The δ15N of dissolved ammonium was determined in three anoxic marine basins: Black Sea, Saanich Inlet, B.C., Canada, and Framvaren Fjord, Norway. In each basin, the δ15N‐NH4+ was greatest near the 02/H2S interface, with δ15N as high as +21‰. The depth distributions of NH4+ and δ15N‐NH4+ for Black Sea and Framvaren Fjord were examined with a one‐dimensional, steady‐state, vertical advection‐diffusion model to calculate the isotope fractionation during the consumption of NH4+ by bacteria. Isotope enrichments, ϵ, for Black Sea were between 5 and 15 ‰, whereas in Framvaren Fjord ϵ ranged from 20 to 30 ‰. These differences are related mainly to the ambient concentration of NH4+. Biosynthetic uptake of NH4+ rather than nitrification was responsible for the fractionation. The δ15N‐NH4+ in Saanich Inlet appears related to in‐situ regeneration of NH4+ with little isotopic fractionation between dissolved and particulate nitrogen (PN).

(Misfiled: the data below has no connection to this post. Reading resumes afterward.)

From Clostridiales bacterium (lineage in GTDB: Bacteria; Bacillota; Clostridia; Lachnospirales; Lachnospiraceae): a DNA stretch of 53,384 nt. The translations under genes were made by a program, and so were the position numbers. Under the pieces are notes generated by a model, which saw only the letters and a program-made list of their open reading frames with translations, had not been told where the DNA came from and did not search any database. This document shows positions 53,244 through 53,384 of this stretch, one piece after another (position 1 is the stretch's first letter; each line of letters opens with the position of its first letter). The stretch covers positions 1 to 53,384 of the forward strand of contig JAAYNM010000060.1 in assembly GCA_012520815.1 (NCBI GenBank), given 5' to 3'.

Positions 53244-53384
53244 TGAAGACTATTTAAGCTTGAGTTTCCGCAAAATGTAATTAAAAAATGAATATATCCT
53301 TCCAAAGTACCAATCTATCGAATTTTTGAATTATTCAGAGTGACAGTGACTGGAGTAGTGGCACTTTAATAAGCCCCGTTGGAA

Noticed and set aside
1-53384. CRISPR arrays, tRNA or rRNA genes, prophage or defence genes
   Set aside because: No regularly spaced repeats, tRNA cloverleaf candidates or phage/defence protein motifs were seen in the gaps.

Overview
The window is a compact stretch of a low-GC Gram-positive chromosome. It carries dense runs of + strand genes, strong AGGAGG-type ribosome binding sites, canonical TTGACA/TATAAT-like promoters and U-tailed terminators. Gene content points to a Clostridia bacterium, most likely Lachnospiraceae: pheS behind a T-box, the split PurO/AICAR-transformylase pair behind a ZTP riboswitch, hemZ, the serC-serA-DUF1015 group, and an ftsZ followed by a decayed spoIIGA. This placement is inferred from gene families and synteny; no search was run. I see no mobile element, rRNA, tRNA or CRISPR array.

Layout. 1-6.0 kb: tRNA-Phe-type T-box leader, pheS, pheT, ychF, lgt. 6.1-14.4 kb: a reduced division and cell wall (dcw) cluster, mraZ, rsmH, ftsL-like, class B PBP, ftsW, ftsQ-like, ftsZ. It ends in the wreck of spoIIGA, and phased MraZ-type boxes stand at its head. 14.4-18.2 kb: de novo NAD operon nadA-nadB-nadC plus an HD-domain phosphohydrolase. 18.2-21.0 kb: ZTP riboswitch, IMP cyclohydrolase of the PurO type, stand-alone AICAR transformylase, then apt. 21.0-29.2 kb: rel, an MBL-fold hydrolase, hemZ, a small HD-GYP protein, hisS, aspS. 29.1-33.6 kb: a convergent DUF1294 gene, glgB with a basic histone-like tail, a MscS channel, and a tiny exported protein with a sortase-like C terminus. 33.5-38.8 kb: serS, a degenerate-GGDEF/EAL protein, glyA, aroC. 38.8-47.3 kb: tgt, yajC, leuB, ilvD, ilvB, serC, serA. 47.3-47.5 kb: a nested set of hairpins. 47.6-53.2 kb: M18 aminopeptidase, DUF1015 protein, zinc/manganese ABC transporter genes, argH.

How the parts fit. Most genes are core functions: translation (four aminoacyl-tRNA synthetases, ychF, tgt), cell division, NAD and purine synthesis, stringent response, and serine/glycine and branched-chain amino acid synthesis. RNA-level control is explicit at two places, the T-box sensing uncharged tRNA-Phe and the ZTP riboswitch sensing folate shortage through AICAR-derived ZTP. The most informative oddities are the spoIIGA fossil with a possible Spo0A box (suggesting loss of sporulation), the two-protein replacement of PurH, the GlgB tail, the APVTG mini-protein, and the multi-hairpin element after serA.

ASJC Scopus subject areas
- Earth and Planetary Sciences(all)